Tanium

Need to manage a diverse set of platforms? Try Tanium.

I spent a good portion of my career focused on managing and deploying Windows devices. Since most organizations have a lot of these, it made sense for most orgs to have teams dedicated to care and feeding of only these Windows devices. But there’s a lot of additional diversity in organizations today — and generally fewer people overall to keep them all secure, up to date, and properly configured.

So there are certainly advantages to being able to manage all of your devices — laptops, desktops, workstations, servers — with a single tool. Since joining Tanium just over a year ago, I’ve been exposed to a lot of these platforms and am impressed with how Tanium supports all of them (today, not at some future date), as documented here. Even the summarized list is extensive:

  • Windows client, version 7 and above
  • Windows Server, versions 2008 R2 and above
  • macOS, versions 10.10 and above
  • Linux (Debian, Redhat, CentOS, SUSE, Ubuntu, Oracle, Amazon) (too many versions to list)
  • IBM AIX and Sun Solaris

From a functionality perspective, you can leverage the typical management capabilities for each platform:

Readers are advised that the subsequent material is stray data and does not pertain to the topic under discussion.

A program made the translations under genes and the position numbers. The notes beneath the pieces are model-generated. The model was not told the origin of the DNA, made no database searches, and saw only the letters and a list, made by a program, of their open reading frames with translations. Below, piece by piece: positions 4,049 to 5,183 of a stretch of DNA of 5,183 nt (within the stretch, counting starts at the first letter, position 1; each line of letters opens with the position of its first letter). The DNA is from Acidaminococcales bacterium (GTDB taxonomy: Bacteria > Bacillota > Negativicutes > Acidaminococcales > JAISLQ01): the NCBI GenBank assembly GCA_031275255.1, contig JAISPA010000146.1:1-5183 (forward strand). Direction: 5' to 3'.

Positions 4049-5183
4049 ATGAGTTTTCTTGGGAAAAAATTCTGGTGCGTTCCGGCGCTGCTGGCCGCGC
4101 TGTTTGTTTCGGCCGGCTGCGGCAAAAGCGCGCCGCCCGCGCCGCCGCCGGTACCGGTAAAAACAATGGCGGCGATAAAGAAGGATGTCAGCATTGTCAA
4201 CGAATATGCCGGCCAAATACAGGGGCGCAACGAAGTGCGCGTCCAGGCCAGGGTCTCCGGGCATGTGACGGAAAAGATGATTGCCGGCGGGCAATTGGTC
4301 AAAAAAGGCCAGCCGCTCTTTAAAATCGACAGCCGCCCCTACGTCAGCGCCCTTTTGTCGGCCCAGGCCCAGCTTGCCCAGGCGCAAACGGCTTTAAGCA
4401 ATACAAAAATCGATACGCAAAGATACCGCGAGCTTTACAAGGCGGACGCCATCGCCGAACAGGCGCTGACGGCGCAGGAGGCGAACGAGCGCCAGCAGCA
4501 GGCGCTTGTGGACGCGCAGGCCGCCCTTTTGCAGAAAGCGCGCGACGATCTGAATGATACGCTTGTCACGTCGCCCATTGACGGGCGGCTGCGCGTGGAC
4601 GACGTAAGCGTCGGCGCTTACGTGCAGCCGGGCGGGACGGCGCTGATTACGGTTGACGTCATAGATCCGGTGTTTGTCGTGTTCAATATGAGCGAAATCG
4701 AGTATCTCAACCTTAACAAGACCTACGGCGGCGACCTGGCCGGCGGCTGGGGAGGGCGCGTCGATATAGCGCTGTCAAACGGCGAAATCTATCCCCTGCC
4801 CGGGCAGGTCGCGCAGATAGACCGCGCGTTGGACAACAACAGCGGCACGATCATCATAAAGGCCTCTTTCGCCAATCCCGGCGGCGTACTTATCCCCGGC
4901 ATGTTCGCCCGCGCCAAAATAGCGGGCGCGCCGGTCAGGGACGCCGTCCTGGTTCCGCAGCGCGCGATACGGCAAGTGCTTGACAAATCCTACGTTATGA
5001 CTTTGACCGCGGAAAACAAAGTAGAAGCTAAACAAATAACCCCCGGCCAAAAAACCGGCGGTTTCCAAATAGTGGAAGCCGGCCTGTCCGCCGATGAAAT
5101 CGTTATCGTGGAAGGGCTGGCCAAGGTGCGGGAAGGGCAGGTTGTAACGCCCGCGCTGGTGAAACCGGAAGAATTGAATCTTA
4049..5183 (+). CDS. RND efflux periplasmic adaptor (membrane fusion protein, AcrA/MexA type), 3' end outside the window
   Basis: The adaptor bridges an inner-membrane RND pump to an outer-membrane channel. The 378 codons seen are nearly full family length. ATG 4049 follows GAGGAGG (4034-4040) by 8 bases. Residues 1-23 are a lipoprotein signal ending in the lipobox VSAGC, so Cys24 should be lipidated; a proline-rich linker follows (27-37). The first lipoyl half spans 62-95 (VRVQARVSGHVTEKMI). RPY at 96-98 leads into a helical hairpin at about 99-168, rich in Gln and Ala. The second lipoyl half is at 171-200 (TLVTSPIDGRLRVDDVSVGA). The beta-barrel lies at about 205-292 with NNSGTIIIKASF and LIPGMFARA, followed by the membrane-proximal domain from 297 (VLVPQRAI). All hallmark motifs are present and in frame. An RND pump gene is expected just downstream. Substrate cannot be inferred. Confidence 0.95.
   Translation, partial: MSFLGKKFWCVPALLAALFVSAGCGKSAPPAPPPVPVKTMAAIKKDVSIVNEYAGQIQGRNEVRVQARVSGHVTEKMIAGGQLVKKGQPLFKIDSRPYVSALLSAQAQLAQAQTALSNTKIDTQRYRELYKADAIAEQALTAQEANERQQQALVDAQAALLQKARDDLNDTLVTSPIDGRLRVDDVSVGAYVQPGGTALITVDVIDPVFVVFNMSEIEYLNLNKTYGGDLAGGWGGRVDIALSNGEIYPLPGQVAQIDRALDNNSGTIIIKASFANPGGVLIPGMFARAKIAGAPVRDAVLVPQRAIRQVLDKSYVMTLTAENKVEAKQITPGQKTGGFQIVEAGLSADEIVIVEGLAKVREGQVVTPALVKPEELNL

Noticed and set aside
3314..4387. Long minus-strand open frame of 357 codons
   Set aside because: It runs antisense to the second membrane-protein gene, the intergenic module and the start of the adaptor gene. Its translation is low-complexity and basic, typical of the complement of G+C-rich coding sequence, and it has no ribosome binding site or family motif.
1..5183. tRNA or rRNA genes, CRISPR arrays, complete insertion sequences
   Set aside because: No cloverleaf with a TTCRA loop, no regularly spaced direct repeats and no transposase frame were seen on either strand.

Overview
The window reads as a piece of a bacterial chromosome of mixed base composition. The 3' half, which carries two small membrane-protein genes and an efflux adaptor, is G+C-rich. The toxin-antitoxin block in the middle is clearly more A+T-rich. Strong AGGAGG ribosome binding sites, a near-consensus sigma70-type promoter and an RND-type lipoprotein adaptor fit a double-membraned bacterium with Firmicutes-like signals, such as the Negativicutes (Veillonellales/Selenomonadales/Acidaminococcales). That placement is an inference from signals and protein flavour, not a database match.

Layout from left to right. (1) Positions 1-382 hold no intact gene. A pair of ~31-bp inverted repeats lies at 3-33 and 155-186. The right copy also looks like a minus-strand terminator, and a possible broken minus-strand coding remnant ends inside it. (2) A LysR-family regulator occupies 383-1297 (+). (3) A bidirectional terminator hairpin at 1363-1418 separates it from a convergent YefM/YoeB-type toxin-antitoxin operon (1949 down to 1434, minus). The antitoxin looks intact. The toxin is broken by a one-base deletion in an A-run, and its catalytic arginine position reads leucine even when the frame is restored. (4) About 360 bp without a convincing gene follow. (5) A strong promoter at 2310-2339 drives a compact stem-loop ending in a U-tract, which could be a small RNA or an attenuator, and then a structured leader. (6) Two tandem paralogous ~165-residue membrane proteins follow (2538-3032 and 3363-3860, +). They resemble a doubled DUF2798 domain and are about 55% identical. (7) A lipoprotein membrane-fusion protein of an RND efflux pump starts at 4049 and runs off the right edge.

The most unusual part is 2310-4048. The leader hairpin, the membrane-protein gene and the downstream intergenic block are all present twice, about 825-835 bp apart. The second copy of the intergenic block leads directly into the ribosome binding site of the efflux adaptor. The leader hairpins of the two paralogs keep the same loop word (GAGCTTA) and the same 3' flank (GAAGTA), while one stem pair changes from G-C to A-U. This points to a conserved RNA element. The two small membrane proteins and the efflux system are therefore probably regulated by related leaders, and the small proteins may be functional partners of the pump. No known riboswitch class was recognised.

And that’s on top of the core platform capabilities (provided by Tanium Interact) to get real-time information from all your devices: you formulate the question, Tanium gathers the answers in seconds. (There are also a suite of security features, but I’m an IT ops guy, not a SecOps guy, so I won’t even try to describe those.)

As I mentioned in my previous Tanium 101 post, you can easily try this out yourself leveraging our cloud-based Tanium-as-a-Service offering. No on-premises servers of any kind are required.

Over the coming months, I’ll probably spend some time diving into each of the capabilities above. For now, I’ll leave you with a picture of the end user experience for the new MacOS patching capability, which is being used on my MacBook Pro to encourage me to restart:

Categories: Tanium